Best Practices for Selling Commercial VRF Systems
Selling Variable Refrigerant Flow (VRF) systems in today’s marketplace depends on educating commercial property owners about the benefits of this ductless HVAC technology.
“VRF is a relatively new concept for many building owners throughout North America,” says Jerad Adams, product manager for VRF Systems at Trane Commercial.
The sales focus needs to be on functionality, comfort, reduced operating costs, and installation on a relatively small equipment footprint, says Adams. “Once they learn more about VRF systems, customers are, more often than not, interested in that solution.”
Thomas McLaughlin, principal at HVAC distributor DXS Texas, agrees that anyone selling VRF systems needs to focus on selling points, such as decreased electrical requirements, compact size, low sound levels, and design flexibility.
Moreover, HVAC and B2B sales expert James Graening of jamesgraening.com stresses the importance of focusing on the benefits of VRF systems when talking with prospective customers. “VRF and VRV systems allow for higher efficiencies with very good flexibility,” he says. “We typically see much higher efficiencies, gaining up to 40 percent savings in operations and energy over older systems.”
Adams says that customizing proposed solutions for vertical markets is “absolutely a must,” because each type of facility will have different requirements. For example, he says, “A K-12 school is going to be primarily concerned with IAQ, acoustics, and efficiency, while a hotel is going to be very focused on tenant comfort and multi-zone heating and cooling. It is key to know your customer’s needs and modify your VRF presentation accordingly.”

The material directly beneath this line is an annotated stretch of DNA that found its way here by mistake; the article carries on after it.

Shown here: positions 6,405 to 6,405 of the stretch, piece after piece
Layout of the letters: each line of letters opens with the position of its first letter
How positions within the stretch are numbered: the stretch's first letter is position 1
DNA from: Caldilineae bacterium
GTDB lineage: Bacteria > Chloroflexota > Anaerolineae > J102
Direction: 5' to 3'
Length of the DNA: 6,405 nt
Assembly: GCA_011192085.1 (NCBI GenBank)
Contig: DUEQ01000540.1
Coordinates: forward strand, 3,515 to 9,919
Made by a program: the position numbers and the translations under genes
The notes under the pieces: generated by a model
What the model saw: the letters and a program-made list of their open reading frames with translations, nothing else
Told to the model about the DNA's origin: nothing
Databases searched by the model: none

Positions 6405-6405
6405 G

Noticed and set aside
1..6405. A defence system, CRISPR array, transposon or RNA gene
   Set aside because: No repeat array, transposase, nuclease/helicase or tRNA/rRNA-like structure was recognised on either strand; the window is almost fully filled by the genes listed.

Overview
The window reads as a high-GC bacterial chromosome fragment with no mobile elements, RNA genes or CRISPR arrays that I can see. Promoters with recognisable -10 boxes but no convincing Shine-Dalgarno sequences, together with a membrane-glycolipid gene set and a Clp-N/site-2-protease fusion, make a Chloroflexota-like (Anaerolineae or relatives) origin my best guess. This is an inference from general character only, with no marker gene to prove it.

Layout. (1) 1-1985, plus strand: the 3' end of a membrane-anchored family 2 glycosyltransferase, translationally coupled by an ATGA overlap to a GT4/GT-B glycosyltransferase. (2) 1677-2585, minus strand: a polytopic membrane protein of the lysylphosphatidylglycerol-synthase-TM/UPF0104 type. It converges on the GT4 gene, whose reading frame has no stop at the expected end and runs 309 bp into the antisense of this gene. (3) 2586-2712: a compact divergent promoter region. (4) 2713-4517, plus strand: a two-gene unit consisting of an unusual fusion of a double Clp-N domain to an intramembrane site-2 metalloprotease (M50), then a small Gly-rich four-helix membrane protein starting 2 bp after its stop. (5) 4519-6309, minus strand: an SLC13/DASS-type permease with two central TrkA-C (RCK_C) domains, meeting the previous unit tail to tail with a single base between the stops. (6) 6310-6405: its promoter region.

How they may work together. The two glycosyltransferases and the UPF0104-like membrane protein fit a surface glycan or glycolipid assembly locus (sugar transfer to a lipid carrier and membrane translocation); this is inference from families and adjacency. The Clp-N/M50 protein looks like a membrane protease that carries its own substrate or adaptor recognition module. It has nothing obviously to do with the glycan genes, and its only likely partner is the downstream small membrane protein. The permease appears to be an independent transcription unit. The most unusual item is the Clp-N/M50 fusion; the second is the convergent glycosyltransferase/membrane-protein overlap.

McLaughlin adds that one of the most attractive selling features of VRF technology is its flexibility to conform to many different building types. “We like to say, that with VRF you design ‘your HVAC system around your building, not your building around your HVAC.’”
But, he adds, “Use VRF where it makes sense, and couple it with other equipment for a total building solution in the areas where it doesn’t.”
Five key considerations to review with prospective buyers are efficiency, design & technology, cost, maintenance, and sustainability
“Overall, efficiency is a key benefit of a VRF system,” says Adams. “It is important to share with customers that initial equipment efficiencies show immediate ROI, as well as any incentives they would be able to receive from government and utilities,” he says.